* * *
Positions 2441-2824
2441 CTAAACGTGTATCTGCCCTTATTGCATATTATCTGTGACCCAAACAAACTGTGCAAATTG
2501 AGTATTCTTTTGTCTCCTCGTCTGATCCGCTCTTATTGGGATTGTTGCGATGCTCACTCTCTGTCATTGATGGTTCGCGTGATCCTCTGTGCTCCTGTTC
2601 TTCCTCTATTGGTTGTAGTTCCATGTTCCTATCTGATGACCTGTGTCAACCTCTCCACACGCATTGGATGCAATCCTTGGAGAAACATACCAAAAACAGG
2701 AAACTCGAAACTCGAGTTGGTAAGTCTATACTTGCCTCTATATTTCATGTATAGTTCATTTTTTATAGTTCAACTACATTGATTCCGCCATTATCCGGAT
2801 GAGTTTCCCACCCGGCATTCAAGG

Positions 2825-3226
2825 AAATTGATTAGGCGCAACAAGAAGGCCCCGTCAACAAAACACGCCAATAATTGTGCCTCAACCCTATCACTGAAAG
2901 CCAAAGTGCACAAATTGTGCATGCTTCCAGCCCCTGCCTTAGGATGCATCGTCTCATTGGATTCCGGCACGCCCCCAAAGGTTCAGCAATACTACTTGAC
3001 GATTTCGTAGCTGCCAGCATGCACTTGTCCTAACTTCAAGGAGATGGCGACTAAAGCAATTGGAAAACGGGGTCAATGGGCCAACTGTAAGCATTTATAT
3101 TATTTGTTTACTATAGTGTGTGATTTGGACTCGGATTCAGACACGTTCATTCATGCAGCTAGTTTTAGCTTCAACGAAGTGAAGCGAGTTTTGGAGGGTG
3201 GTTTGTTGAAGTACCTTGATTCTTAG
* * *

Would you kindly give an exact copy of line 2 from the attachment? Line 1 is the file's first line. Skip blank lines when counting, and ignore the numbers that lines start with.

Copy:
2441 CTAAACGTGTATCTGCCCTTATTGCATATTATCTGTGACCCAAACAAACTGTGCAAATTG